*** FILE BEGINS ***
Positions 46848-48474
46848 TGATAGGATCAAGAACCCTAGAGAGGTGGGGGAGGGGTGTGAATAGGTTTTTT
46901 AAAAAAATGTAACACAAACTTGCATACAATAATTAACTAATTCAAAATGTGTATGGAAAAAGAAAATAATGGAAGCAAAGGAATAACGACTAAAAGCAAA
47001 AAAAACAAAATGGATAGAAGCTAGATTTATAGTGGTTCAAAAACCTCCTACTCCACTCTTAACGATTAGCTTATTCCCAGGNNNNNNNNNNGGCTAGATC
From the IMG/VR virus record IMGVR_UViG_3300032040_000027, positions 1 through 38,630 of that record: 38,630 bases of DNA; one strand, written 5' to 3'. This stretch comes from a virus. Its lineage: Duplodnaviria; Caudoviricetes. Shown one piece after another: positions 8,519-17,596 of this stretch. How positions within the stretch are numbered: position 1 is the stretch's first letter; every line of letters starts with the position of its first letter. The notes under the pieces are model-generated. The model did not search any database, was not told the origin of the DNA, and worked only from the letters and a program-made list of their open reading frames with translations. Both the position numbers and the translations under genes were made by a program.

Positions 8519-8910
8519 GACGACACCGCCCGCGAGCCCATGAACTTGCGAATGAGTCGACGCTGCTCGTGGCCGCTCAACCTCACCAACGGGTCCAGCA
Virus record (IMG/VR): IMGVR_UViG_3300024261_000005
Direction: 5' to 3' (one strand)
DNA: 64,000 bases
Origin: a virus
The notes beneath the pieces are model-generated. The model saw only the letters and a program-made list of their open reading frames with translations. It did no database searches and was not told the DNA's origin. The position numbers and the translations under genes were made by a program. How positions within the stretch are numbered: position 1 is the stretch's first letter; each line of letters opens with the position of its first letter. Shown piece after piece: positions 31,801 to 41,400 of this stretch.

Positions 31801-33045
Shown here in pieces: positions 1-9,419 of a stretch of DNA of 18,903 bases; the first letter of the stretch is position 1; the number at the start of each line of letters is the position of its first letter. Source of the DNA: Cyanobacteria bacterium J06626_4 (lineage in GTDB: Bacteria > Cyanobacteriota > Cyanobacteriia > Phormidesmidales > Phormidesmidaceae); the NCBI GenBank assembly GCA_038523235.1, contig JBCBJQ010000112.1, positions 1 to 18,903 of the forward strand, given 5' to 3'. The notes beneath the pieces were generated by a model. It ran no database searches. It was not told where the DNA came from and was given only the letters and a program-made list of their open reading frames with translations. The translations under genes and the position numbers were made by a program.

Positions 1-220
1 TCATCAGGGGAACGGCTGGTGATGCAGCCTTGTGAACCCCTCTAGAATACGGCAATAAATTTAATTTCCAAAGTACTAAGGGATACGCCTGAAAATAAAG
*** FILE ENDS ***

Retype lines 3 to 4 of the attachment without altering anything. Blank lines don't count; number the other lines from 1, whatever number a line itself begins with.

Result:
46901 AAAAAAATGTAACACAAACTTGCATACAATAATTAACTAATTCAAAATGTGTATGGAAAAAGAAAATAATGGAAGCAAAGGAATAACGACTAAAAGCAAA
47001 AAAAACAAAATGGATAGAAGCTAGATTTATAGTGGTTCAAAAACCTCCTACTCCACTCTTAACGATTAGCTTATTCCCAGGNNNNNNNNNNGGCTAGATC